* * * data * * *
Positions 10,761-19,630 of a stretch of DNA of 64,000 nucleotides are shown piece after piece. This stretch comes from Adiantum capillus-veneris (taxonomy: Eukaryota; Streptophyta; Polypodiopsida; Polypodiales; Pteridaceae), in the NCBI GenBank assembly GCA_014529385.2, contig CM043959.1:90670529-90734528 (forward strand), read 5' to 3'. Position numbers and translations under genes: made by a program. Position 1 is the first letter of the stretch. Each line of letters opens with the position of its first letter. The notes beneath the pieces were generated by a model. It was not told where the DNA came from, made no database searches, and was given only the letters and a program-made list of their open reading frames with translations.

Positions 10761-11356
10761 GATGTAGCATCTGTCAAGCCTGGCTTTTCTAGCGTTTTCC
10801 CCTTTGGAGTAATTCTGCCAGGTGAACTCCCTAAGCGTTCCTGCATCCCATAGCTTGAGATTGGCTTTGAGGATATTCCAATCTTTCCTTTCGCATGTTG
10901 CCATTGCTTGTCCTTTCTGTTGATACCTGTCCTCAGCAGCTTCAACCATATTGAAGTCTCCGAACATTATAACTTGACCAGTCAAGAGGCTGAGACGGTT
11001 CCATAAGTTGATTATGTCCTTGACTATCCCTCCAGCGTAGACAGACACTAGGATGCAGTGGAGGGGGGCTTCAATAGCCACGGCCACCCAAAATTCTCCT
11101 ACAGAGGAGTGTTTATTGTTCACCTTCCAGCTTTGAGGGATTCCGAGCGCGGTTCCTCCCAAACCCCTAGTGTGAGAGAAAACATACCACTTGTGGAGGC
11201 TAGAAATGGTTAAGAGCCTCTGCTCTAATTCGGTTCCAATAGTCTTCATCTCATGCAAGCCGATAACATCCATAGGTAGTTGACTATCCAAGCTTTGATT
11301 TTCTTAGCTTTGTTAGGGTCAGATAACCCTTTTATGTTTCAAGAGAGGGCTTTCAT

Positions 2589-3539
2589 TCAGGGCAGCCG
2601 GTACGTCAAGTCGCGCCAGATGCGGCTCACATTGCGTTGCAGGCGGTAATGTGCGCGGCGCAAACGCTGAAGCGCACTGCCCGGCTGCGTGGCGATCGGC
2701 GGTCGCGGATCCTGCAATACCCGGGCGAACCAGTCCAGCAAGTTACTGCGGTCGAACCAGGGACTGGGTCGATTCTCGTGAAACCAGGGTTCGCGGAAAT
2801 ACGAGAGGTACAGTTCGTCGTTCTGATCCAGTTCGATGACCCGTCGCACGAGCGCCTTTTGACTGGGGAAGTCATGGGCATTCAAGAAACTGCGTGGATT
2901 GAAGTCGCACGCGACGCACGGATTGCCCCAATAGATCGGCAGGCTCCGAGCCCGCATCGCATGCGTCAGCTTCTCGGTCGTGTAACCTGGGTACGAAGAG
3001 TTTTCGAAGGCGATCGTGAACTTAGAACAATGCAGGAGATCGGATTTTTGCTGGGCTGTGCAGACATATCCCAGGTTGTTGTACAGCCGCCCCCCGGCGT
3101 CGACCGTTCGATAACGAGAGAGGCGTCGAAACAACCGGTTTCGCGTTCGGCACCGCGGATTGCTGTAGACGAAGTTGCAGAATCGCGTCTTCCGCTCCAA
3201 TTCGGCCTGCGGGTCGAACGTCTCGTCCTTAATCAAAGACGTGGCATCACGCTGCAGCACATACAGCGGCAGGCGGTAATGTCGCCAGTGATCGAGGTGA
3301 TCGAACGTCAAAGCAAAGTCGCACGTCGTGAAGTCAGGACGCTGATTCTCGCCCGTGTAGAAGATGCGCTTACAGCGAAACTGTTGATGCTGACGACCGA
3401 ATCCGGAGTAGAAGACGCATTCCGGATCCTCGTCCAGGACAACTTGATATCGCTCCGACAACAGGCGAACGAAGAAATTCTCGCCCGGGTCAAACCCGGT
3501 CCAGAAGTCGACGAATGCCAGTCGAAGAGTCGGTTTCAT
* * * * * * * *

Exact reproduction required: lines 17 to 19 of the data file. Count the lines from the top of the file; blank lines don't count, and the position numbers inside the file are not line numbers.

3101 CGACCGTTCGATAACGAGAGAGGCGTCGAAACAACCGGTTTCGCGTTCGGCACCGCGGATTGCTGTAGACGAAGTTGCAGAATCGCGTCTTCCGCTCCAA
3201 TTCGGCCTGCGGGTCGAACGTCTCGTCCTTAATCAAAGACGTGGCATCACGCTGCAGCACATACAGCGGCAGGCGGTAATGTCGCCAGTGATCGAGGTGA
3301 TCGAACGTCAAAGCAAAGTCGCACGTCGTGAAGTCAGGACGCTGATTCTCGCCCGTGTAGAAGATGCGCTTACAGCGAAACTGTTGATGCTGACGACCGA